July 24, 2010

Peels Policing Principles-Revised

I have been tinkering. All additional suggestions are welcome.


Sir Robert Peel's original wish list:

  1. The basic mission for which the police exist is to prevent crime and disorder.
  2. The ability of the police to perform their duties is dependent upon the public approval of police actions.
  3. Police must secure the willing co-operation of the public in voluntary observation of the law to be able to secure and maintain the respect of the public.
  4. The degree of co-operation of the public that can be secured diminishes proportionately to the necessity of the use of physical force.
  5. Police seek and preserve public favour not by catering to public opinion, but by constantly demonstrating absolute impartial service to the law.
  6. Police use physical force to the extent necessary to secure observance of the law or to restore order only when the exercise of persuasion, advice, and warning is found to be insufficient.
  7. Police, at all times, should maintain a relationship with the public that gives reality to the historic tradition that the police are the public and the public are the police; the police being only members of the public who are paid to give full-time attention to duties which are incumbent upon every citizen in the interests of community welfare and existence.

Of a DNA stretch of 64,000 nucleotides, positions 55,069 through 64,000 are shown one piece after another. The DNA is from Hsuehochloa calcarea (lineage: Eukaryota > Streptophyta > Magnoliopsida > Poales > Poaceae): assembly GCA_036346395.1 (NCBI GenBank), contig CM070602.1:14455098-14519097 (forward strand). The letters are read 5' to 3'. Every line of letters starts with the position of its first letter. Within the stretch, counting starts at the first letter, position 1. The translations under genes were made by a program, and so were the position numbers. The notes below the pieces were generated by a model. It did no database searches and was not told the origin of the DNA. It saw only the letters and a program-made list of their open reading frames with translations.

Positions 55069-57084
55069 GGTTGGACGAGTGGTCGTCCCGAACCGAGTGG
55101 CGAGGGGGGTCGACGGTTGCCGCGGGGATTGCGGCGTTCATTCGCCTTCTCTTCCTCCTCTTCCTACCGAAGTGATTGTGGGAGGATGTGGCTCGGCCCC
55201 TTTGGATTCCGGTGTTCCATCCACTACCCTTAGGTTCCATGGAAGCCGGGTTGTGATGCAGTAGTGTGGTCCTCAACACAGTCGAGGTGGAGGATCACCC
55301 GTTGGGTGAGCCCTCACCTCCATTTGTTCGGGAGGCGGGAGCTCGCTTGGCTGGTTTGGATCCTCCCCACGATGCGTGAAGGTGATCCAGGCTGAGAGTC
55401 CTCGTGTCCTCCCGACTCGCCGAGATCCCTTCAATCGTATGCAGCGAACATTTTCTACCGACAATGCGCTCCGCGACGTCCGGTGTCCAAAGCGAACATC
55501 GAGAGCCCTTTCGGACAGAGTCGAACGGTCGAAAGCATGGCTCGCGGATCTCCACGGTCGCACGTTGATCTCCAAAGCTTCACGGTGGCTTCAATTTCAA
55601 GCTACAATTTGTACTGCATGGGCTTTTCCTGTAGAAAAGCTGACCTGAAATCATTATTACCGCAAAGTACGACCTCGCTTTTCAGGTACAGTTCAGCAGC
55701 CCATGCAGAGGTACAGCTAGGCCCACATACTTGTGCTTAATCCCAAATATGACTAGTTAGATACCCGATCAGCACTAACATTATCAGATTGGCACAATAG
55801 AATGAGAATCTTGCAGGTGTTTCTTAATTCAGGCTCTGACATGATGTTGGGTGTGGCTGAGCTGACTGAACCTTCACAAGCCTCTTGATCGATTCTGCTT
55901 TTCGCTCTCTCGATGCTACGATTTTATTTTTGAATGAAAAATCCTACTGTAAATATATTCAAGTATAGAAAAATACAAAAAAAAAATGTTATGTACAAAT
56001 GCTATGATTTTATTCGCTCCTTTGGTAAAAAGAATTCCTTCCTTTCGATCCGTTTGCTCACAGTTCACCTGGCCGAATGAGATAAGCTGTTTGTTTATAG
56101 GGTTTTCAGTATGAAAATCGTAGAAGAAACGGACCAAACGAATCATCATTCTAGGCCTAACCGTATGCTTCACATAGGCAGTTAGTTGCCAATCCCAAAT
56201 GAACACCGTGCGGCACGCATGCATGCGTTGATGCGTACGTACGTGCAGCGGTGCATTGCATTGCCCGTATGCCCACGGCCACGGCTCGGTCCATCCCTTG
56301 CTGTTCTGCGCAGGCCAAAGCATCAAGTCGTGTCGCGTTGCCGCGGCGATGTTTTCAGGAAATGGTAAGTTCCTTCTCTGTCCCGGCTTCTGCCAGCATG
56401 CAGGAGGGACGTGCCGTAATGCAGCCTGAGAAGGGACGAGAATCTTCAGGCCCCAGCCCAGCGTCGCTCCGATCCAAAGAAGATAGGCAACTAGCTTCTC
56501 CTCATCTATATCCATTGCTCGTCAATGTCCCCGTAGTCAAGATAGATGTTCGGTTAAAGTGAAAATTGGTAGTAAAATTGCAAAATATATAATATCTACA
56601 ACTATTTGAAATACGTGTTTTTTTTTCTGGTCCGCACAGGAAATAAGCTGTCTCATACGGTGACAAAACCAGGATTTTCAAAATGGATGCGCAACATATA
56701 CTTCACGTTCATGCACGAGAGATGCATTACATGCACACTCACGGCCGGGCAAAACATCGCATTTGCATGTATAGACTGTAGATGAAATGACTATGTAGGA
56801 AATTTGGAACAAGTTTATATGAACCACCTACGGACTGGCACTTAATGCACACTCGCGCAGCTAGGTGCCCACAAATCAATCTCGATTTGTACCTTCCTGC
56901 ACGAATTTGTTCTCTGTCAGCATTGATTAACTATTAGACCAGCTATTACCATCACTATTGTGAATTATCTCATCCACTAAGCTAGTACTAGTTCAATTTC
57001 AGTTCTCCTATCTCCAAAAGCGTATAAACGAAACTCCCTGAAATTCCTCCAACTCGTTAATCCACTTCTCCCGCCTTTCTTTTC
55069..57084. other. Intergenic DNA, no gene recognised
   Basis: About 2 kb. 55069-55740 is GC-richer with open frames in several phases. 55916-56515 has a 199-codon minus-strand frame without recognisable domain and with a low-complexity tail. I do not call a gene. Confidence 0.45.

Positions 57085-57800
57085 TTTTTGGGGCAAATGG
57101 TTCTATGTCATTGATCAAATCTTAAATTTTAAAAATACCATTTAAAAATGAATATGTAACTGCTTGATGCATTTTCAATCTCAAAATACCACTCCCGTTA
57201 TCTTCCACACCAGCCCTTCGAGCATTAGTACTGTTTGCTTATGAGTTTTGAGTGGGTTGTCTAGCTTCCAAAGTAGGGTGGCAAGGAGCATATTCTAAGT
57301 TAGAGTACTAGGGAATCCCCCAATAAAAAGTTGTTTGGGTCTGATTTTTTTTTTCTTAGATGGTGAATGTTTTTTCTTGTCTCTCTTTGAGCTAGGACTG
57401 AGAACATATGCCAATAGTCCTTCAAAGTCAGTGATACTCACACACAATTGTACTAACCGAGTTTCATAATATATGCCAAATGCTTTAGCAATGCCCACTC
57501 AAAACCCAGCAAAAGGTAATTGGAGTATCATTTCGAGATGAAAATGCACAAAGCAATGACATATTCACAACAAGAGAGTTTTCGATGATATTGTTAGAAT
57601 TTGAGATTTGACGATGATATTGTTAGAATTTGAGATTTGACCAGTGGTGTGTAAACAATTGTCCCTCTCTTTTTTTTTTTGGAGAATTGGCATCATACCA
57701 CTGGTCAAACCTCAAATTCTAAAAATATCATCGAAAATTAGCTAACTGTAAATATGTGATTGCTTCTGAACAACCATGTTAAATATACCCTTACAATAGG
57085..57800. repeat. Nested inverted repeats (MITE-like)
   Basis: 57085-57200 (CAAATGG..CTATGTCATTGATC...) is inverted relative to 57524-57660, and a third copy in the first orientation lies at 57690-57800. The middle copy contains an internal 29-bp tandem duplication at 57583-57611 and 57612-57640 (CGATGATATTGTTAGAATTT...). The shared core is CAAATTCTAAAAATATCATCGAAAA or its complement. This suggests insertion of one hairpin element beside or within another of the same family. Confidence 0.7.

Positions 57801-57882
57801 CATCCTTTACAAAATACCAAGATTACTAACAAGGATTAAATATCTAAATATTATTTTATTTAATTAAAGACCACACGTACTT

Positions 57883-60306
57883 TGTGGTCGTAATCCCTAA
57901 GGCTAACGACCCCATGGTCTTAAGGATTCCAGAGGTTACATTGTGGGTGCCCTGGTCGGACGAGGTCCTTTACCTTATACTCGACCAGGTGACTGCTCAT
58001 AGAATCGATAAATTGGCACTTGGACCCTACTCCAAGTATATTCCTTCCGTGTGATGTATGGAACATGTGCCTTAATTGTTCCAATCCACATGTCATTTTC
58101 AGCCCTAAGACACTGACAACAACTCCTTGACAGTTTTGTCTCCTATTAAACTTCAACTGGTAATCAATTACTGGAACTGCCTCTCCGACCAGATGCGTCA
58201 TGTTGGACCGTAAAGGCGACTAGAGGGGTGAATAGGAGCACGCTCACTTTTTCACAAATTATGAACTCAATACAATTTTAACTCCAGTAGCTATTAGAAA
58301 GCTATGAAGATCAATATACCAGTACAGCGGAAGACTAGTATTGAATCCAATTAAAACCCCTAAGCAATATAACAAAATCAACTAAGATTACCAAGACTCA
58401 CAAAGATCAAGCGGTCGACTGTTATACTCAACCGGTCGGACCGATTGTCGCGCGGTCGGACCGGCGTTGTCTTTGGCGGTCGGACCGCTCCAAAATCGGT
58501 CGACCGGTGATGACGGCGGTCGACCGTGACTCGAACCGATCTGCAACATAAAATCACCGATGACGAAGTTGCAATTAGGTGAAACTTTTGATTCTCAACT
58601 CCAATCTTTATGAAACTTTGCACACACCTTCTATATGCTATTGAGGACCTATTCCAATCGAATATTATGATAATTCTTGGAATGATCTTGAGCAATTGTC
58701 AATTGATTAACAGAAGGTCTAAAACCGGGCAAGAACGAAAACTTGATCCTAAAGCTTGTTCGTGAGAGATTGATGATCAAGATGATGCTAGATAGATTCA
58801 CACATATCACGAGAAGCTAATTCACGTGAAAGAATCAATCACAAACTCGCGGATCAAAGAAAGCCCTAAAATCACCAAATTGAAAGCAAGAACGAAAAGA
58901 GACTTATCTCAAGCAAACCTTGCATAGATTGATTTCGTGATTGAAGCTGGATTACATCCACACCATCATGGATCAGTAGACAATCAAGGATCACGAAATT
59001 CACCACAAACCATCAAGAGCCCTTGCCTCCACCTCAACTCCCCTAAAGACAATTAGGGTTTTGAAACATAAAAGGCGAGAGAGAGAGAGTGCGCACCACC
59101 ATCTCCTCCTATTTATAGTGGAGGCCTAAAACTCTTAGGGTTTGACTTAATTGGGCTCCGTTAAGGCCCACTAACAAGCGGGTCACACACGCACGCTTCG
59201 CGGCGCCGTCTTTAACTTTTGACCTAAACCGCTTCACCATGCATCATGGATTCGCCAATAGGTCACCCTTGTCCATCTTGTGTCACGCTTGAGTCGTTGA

8. Police should always direct their action strictly towards their functions, and never appear to usurp the powers of the judiciary.
  9. The test of police efficiency is the absence of crime and disorder, not the visible evidence of police action in dealing with it
Ranty's revisions:

  1. The basic mission for which the police exist is to collect revenue for the government.
  2. The inability of the police to perform their duties is independent of the public approval of police actions.
  3. Police must secure the unwilling co-operation of the public in involuntary observation of the law to be able to get away with over 1100 deaths in police custody in the last 7 years.
  4. The degree of co-operation of the public that can be coerced increases proportionately to the necessity of the use of physical force.
  5. Police seek and preserve politicians' favour by not catering to public opinion, but by constantly demonstrating absolute impartial service to ACPO.